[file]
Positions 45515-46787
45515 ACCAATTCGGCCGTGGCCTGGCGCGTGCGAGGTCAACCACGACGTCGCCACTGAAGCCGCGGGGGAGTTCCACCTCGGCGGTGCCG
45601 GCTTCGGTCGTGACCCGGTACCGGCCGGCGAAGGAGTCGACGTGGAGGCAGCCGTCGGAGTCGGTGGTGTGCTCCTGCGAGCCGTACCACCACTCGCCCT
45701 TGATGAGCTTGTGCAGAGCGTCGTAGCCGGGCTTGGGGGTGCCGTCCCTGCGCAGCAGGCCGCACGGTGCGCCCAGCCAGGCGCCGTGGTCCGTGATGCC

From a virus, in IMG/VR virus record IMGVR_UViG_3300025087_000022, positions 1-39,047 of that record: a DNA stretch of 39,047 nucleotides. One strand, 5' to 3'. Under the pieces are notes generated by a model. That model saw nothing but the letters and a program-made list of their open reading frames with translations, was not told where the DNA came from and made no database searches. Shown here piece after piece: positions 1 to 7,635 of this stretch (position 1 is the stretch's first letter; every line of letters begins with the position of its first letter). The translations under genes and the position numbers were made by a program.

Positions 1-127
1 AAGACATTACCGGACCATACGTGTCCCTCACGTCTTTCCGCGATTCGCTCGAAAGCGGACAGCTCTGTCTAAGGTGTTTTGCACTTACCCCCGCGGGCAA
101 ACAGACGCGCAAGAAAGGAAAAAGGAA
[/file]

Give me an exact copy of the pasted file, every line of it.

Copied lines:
Positions 45515-46787
45515 ACCAATTCGGCCGTGGCCTGGCGCGTGCGAGGTCAACCACGACGTCGCCACTGAAGCCGCGGGGGAGTTCCACCTCGGCGGTGCCG
45601 GCTTCGGTCGTGACCCGGTACCGGCCGGCGAAGGAGTCGACGTGGAGGCAGCCGTCGGAGTCGGTGGTGTGCTCCTGCGAGCCGTACCACCACTCGCCCT
45701 TGATGAGCTTGTGCAGAGCGTCGTAGCCGGGCTTGGGGGTGCCGTCCCTGCGCAGCAGGCCGCACGGTGCGCCCAGCCAGGCGCCGTGGTCCGTGATGCC

From a virus, in IMG/VR virus record IMGVR_UViG_3300025087_000022, positions 1-39,047 of that record: a DNA stretch of 39,047 nucleotides. One strand, 5' to 3'. Under the pieces are notes generated by a model. That model saw nothing but the letters and a program-made list of their open reading frames with translations, was not told where the DNA came from and made no database searches. Shown here piece after piece: positions 1 to 7,635 of this stretch (position 1 is the stretch's first letter; every line of letters begins with the position of its first letter). The translations under genes and the position numbers were made by a program.

Positions 1-127
1 AAGACATTACCGGACCATACGTGTCCCTCACGTCTTTCCGCGATTCGCTCGAAAGCGGACAGCTCTGTCTAAGGTGTTTTGCACTTACCCCCGCGGGCAA
101 ACAGACGCGCAAGAAAGGAAAAAGGAA